The light touch is something we experience all too rarely in films nowadays, and it takes a master like René Clair to remind us how satisfactory it can be…. [It] has been reported on the one hand that the story of Tout l'Or du Monde is based on fact and really happened in France not long ago, and on the other that Clair had had such a subject in mind way back in the early 1930s just after he finished A nous la Liberté….
Working on the assumption that Clair has been cogitating all this since the early 1930s, one gathers that what held him up so long was a fear that the resultant film might prove a bit static; a fear that turns out to have been well founded. About halfway through, the plot of Tout l'Or du Monde very nearly grinds to a standstill, which is a pity, because it is here that Clair is getting in some deft jibes at the publicity game, and these in themselves are extremely funny.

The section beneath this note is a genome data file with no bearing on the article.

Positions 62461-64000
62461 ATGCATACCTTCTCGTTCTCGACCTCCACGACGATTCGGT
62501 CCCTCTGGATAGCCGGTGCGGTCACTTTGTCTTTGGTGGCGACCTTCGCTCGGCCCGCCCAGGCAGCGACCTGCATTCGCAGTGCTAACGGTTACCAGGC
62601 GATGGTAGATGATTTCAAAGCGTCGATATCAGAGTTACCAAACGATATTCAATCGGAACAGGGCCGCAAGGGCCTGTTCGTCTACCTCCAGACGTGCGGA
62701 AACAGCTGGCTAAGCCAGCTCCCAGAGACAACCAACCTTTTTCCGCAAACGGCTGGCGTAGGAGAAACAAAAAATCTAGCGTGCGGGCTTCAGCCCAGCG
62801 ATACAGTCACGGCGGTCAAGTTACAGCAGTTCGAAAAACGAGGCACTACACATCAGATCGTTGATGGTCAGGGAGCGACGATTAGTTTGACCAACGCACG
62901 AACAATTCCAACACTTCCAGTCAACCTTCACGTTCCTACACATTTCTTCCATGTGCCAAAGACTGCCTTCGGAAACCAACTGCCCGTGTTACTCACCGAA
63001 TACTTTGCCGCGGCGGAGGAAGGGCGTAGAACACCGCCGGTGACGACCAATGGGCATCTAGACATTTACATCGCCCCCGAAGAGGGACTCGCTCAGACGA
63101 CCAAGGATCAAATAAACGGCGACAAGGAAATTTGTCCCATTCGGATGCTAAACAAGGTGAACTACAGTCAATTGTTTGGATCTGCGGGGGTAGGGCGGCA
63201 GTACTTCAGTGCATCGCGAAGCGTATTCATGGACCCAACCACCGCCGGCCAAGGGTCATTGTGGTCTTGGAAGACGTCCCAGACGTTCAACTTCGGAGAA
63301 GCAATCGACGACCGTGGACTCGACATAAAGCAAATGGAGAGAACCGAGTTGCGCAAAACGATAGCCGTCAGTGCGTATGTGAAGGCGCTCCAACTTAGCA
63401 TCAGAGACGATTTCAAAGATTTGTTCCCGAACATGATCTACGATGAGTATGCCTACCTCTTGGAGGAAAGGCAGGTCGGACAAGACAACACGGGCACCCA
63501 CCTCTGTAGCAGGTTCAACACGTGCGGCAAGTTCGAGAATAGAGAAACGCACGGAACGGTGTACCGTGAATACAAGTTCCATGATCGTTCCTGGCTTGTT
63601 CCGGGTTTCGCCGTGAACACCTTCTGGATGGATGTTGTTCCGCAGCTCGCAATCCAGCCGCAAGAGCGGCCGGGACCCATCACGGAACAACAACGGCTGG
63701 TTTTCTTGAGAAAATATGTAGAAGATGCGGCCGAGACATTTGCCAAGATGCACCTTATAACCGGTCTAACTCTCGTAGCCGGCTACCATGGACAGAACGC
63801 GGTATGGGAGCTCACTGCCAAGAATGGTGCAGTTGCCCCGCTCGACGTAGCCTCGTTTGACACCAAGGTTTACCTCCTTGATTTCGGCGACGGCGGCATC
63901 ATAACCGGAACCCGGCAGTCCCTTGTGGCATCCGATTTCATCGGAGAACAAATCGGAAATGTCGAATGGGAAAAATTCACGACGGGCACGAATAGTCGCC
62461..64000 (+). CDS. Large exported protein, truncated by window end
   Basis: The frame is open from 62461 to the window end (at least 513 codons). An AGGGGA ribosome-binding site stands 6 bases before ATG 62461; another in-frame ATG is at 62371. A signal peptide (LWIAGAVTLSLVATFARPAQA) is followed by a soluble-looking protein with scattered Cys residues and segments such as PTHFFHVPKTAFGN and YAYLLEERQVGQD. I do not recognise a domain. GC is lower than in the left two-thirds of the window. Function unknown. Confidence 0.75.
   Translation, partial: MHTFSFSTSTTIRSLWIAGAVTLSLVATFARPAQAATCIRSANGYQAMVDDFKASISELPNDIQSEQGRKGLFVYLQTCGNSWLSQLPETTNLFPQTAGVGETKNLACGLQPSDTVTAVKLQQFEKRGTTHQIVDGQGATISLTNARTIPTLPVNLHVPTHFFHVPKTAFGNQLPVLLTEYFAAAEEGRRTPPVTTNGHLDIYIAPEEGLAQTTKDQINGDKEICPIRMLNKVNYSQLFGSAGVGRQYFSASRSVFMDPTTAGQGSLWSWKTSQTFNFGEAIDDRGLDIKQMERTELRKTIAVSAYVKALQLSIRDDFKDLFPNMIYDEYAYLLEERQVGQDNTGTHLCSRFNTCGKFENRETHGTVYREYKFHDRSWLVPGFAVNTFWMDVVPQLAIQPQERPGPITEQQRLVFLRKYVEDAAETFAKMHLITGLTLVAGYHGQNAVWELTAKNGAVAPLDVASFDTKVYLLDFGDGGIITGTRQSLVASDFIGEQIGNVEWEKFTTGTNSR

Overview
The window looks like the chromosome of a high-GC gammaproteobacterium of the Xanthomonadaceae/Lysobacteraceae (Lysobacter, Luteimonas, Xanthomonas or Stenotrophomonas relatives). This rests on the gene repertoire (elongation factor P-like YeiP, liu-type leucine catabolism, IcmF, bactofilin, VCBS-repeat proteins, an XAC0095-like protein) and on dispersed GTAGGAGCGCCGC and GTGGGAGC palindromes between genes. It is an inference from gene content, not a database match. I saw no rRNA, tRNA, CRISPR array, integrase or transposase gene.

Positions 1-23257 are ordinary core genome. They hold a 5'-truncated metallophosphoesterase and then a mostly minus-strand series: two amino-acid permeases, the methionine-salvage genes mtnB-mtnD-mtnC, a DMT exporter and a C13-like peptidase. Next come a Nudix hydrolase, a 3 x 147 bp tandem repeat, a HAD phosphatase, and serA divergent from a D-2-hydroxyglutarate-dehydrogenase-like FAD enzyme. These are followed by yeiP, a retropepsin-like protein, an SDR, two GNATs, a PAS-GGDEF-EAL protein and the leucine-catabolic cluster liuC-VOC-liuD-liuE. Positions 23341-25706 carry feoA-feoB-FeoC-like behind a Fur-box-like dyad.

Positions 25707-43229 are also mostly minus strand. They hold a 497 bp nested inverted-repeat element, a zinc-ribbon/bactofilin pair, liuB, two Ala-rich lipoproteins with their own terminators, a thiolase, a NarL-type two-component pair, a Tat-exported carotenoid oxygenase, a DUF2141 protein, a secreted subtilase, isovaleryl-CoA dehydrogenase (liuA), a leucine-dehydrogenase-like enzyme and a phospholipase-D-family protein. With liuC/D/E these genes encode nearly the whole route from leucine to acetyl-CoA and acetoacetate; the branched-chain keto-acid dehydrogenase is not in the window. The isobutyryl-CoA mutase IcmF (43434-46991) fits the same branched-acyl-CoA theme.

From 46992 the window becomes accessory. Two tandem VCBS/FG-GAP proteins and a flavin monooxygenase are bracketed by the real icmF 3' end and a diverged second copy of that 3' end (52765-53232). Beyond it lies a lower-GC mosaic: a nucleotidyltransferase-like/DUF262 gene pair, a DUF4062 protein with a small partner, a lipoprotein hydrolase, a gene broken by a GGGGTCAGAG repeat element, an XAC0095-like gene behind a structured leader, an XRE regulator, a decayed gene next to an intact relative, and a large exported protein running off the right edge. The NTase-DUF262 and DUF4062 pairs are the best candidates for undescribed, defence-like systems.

Yet if the progression of the thing is awkward, that light touch I mentioned is a saving grace….
[Where anything sentimental] encroaches, there are few to match Clair at the knack of keeping things in check. Where others pluck heartstrings, he applies the fingertips with a touch that provokes soft but unmistakable reverberations. (p. 24)
Gordon Gow, "'All the Gold in the World'" (© copyright Gordon Gow 1963; reprinted with permission), in Films and Filming, Vol. 9, No. 10, July, 1963, pp. 24-5.